Brandeis University is running a trial period for a free menstrual product initiative.
Although this initiative is not representative of what the project will look like if ever fully implemented, the trial is extremely trans-exclusive.
Right now, there are two places on campus where trans and nonbinary members of the Brandeis community can access menstrual products: the gender inclusive bathroom in the Goldfarb library and SSIS. However, this forces a trans man to go out of his way to access these products and may even reveal outing himself as trans. Placing products in bathrooms labeled Men (or even better, in individual stalls) would reduce this risk greatly. Everyone who experiences menstrual cycles knows that they are not always directly on schedule, and when faced with unpredicted arrivals of a cycle, these products need to be available.
Lex Ouellette, a member of the overall menstrual products initiative, pointed to some of the nuances of this issue.
“This is an eight week trial period and the amount of products we have are low. We had a slightly under $1000 budget and are considering requesting more money,” said Ouellette. “We have six total locations and are hoping to expand to a seventh. We looked for places that have high traffic (library, SCC, Usdan).”
While the lack of money provided obstacles for the number of locations and number of products used in the initiative, the initiative had plenty of time to try to plan around this obstacle. Ouellette mentioned that the initiative was started last semester. I am not arguing that students involved in the initiative should have used all their resources and time to raise money for expanding to men’s bathrooms. However, if they had mentioned that men’s restrooms would be excluded from the trial period to organizations such as TRISK or other LGBTQ+ groups on campus, they may have been able to increase collaboration and made the effort more inclusive, and possibly also synchronize budget and fundraising events.
Throughout my conversation with Ouellette, I positioned a series of questions about the purpose of the trial period. I asked, “If you are aiming to show places where the products will be used, why don’t you show them being used in men’s bathrooms?” Ouellette responded, “It’s not necessarily that we need to show each location where they will be used. We wanted the administration to provide funding for this, but they wouldn’t talk to us about it without a trial phase.” The goals of the trial are to demonstrate interest and see what products student use, said Ouellette; “The trial phrase may not indicate what is used moving forward.”
If the trial phase is not used to quantify product usage and collect financial data for later years, but only for interest, then why can’t they simply place products in bathrooms labeled men?
I asked, “What if, hypothetically, the administration would point to the fact that the initiative worked in women’s bathrooms and therefore only implement it there?” Ouellette responded, “I doubt that they will immediately take action based on this trial. It’s a process, and also what we demonstrate in the trial period will not necessary translate to what the university decides to implement.”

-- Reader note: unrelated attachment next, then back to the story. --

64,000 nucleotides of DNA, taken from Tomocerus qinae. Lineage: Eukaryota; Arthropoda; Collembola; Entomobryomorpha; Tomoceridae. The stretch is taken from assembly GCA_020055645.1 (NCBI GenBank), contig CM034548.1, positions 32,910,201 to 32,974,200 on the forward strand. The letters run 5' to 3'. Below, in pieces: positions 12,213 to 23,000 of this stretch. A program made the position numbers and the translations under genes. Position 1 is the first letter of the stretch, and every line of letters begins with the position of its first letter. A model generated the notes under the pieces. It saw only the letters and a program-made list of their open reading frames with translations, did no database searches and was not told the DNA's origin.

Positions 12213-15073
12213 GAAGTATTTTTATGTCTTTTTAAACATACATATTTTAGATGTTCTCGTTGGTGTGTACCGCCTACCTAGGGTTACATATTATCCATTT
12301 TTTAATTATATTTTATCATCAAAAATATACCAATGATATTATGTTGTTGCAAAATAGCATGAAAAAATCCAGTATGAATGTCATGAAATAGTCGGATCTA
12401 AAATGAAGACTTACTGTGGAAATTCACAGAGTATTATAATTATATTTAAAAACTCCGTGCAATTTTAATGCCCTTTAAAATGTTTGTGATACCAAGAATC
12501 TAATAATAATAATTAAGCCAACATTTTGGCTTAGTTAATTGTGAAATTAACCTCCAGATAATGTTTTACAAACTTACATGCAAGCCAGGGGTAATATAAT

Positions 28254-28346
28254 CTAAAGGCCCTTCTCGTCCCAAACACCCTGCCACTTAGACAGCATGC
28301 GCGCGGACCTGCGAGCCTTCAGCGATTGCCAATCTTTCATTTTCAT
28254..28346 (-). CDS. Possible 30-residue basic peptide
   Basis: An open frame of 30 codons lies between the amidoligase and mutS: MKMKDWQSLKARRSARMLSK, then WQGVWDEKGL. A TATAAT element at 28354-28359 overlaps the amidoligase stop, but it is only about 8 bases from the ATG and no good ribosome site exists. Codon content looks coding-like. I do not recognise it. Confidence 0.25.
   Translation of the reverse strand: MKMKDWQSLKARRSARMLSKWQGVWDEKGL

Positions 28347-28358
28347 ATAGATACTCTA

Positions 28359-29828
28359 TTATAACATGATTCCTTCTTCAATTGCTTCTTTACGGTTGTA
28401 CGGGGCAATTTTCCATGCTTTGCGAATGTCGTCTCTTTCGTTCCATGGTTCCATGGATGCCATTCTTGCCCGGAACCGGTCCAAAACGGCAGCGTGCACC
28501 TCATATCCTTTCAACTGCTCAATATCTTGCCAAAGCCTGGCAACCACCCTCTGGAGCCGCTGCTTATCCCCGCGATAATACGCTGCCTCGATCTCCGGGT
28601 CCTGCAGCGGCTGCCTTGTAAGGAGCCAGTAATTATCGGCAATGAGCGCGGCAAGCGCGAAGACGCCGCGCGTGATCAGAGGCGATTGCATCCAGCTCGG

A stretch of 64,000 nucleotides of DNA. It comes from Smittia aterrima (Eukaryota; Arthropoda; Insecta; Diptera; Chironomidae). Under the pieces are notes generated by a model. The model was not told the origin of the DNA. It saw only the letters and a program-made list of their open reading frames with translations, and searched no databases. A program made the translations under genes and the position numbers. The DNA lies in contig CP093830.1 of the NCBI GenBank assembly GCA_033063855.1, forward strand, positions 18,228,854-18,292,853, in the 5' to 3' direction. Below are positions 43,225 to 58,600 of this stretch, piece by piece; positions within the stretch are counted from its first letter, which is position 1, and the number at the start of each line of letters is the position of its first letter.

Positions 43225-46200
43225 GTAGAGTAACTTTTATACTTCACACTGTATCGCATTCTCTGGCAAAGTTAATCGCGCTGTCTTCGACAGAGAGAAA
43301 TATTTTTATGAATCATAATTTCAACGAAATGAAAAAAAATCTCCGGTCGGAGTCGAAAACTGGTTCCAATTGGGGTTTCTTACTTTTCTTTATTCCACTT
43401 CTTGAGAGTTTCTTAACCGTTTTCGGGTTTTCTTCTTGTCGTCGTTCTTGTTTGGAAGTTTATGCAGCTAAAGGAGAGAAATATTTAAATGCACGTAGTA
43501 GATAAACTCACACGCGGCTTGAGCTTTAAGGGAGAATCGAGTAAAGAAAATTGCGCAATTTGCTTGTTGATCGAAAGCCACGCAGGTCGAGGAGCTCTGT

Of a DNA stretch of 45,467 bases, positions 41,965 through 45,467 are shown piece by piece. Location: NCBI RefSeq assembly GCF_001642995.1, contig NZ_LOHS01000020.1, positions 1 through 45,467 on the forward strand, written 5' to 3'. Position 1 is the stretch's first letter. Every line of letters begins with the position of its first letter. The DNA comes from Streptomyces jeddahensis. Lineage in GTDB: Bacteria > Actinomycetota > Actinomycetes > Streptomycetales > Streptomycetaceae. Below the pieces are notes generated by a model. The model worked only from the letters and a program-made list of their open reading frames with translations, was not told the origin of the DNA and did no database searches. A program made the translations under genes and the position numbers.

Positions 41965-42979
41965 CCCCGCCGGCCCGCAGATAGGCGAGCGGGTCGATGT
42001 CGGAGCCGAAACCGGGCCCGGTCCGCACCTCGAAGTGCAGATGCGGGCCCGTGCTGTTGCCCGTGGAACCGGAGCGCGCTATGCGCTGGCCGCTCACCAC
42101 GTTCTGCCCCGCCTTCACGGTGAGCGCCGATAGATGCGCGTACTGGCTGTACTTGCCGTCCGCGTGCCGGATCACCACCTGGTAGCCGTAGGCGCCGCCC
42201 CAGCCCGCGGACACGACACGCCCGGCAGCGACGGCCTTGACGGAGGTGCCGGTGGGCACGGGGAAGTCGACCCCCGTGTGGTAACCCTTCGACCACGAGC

Ouellette then discussed the initiative’s course of action if the university refused to fund products in non-women’s bathrooms, stating that “we would explore possibilities to move to men’s bathrooms. For example, we have, for this trial, requested money from the Student Union, and we can request money from the Student Union again if the university refused to consider allocating funding to cover all gendered restrooms on campus.”
Ouellette also said she hopes that because there are already coin-operated product dispensers in gender neutral bathrooms that the administration would be “open to discussing and implementing free products in men’s restrooms.”
The trial is being used to show the administration that people use menstrual products and would benefit from a continuation of the program, and they did not base the decision to exclude products from men’s restrooms on the idea that they would not be used there. So why not expand to a restroom labeled men for the seventh location instead a bathroom labeled women? It is fair to say the products should be placed where they are needed the most, but I hope most people who use bathrooms labeled women would agree to a small sacrifice in the trial period (when free products have never been available in that location prior) if it would help our school protect trans people and their rights.
Although this is only a trial period, and the overall aim is for the products to be available in every restroom, trans and nonbinary people need to know that they do not have to suffer in the meantime just because they do not identify as women, but still menstruate.
Earlier this semester, the Theatre Department implemented a similar program in all of their bathrooms in Spingold. They made baskets with signs stating: “If you need a pad (tampon), take one! If you have a pad (tampon), give one!” All of the bins have been stocked since the beginning of the semester with a variety of products. This kind of communal system could easily work in bathrooms labeled men. Additionally, Spingold replaced the signs labeling the bathrooms men and women with signs stating what is in each room, e.g. three urinals, one stall, one sink. Obviously, the students working on the free menstrual product initiative have no say over the label of the facilities, but this rebranding would allow freedom of identity expression and equal access to the products.
To make free menstrual products more trans accessible, Brandeis students will need to make a group effort to raise money and increase awareness. If you want to help remedy this issue, you can contact me or the Student Union. The Brandeis community can work together to make sure trans and nonbinary students have access to the menstrual products they need.